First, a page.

Siblings and their families is also a difficult issue. As I don’t see them from one year to the next you could say it does not really matter but it does. In the case of my brothers I was very aware that there could come a time we would have to meet and the concept of these two guys expecting to see some chick in a frock and finding a bearded dude in a suit and tie was not a good one. I am very aware that I have left one brother the unenviable task of maybe having to tell his teenagers that Auntie is now Uncle. However I know like my boys his kids are of a different generation when these things are less of a problem.
My grandparents are all in spirit but I believe in spiritual connection so have let them know through the ether. In life I doubt they would have been too willing to understand as they were of a different time when sexuality and gender were set in stone as only being acceptable as heterosexual and binary.
Coming out to family about anything they may not like to hear is never going to be easy. However we can be blinded by how we think someone is going to react. Coming out is very much saying this is how things are – take it or leave it. Trying to predict how someone will react to the news is actually being quite judgemental when we are asking them not to judge us. So instead we hide behind a falseness to keep the truth hidden and that, in its own way, is an imprisonment. Coming out, whether it ended good or bad, liberated me from that prison and has allowed me to learn to be me, to live as me and actually enjoy it instead of hating on myself for the pretense.
Love and light
I am transgender, a man who was born in the body of a woman. I am in transition leading to my full male potential. Part of that journey has been to research all the possible outcomes making myself aware of what can happen, what may happen and what will happen.
Quite early on in my research I read up on the relationship between testosterone therapy and sexuality. Whilst there is no scientific correlation between T therapy and sexuality there is no guarantees that say post-T my sexual feelings will be the same as they were pre-T. However there are a sizeable proportion of trans guys who do experience a change in their sexual feelings and attractions.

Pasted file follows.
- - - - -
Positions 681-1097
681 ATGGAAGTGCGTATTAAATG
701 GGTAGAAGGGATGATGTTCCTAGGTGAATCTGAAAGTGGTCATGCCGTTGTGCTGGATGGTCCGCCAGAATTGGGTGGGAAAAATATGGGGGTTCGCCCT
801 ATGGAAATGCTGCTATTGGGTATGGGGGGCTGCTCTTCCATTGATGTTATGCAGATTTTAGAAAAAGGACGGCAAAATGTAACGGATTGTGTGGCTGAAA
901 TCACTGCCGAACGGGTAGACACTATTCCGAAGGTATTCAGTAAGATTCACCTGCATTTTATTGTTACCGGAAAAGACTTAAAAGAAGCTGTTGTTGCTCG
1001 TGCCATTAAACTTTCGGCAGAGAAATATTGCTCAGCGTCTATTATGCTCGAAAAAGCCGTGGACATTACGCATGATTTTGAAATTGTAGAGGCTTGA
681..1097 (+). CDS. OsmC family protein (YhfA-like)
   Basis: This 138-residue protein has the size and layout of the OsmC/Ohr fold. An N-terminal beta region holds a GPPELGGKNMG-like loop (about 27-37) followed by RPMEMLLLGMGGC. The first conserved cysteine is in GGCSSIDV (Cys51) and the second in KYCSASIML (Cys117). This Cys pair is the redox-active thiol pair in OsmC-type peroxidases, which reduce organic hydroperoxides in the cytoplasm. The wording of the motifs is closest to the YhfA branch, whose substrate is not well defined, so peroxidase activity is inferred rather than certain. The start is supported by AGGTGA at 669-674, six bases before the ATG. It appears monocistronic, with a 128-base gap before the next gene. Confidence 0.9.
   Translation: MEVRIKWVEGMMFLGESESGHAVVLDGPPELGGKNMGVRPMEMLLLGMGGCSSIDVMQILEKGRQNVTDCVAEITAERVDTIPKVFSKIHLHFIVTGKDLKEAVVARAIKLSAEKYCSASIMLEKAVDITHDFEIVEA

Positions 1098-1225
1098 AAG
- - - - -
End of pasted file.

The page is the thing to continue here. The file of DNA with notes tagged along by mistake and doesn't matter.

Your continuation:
As a woman identifying as a lesbian I am not totally unaware of what happens in other types of relationships so part of transition is to prepare myself for what may or may not be. Human sexuality is a complex thing and in some ways just as fluid as gender can be. It can be affected by how we live and feel about ourselves. As a trans guy I am not happy in a woman’s body and that may have numbed my desire to explore my sexuality fully.
T-therapy changes body appearance such as muscular and body fat distribution, thickened vocal chords, facial and body hair and so on giving a more masculine appearance and the trans guy feels more at ease in his body and himself.
Of course whatever happens as either a gay or heterosexual man I am in a new sexual territory and there is no getting away from that. One would assume I would be hetero as I identified as a lesbian – unfortunately it is not that predictable. My sexual roots being LGB do not make either very easy to accept. Whether that is because there is a level of prejudice within the LGBT community towards the trans person I cannot say.
The key for me is my inner belief in love knowing no barriers whether it is gender or something else. That alone makes whatever may be what it should be – gay or straight it matters not!